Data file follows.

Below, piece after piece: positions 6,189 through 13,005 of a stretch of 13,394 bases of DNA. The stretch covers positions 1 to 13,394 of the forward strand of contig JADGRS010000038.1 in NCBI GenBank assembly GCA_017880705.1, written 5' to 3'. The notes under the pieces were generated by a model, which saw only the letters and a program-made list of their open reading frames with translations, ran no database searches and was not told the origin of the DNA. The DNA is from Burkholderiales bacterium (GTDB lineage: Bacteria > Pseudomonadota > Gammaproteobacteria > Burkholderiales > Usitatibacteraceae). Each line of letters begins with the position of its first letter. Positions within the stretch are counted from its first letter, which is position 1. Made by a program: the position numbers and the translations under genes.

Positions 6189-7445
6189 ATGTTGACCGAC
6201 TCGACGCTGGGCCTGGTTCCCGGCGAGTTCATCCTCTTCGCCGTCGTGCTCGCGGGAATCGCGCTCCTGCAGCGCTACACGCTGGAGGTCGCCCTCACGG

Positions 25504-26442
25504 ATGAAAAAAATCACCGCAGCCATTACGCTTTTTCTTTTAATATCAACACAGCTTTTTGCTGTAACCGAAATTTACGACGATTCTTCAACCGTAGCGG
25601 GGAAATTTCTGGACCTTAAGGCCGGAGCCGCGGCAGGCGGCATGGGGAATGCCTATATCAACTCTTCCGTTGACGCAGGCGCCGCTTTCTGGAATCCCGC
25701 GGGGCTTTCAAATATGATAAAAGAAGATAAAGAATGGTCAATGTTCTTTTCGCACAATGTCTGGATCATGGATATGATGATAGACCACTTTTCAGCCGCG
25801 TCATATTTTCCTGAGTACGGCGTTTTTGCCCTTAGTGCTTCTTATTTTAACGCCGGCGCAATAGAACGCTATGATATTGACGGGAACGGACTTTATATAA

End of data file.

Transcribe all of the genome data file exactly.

Below, piece after piece: positions 6,189 through 13,005 of a stretch of 13,394 bases of DNA. The stretch covers positions 1 to 13,394 of the forward strand of contig JADGRS010000038.1 in NCBI GenBank assembly GCA_017880705.1, written 5' to 3'. The notes under the pieces were generated by a model, which saw only the letters and a program-made list of their open reading frames with translations, ran no database searches and was not told the origin of the DNA. The DNA is from Burkholderiales bacterium (GTDB lineage: Bacteria > Pseudomonadota > Gammaproteobacteria > Burkholderiales > Usitatibacteraceae). Each line of letters begins with the position of its first letter. Positions within the stretch are counted from its first letter, which is position 1. Made by a program: the position numbers and the translations under genes.

Positions 6189-7445
6189 ATGTTGACCGAC
6201 TCGACGCTGGGCCTGGTTCCCGGCGAGTTCATCCTCTTCGCCGTCGTGCTCGCGGGAATCGCGCTCCTGCAGCGCTACACGCTGGAGGTCGCCCTCACGG

Positions 25504-26442
25504 ATGAAAAAAATCACCGCAGCCATTACGCTTTTTCTTTTAATATCAACACAGCTTTTTGCTGTAACCGAAATTTACGACGATTCTTCAACCGTAGCGG
25601 GGAAATTTCTGGACCTTAAGGCCGGAGCCGCGGCAGGCGGCATGGGGAATGCCTATATCAACTCTTCCGTTGACGCAGGCGCCGCTTTCTGGAATCCCGC
25701 GGGGCTTTCAAATATGATAAAAGAAGATAAAGAATGGTCAATGTTCTTTTCGCACAATGTCTGGATCATGGATATGATGATAGACCACTTTTCAGCCGCG
25801 TCATATTTTCCTGAGTACGGCGTTTTTGCCCTTAGTGCTTCTTATTTTAACGCCGGCGCAATAGAACGCTATGATATTGACGGGAACGGACTTTATATAA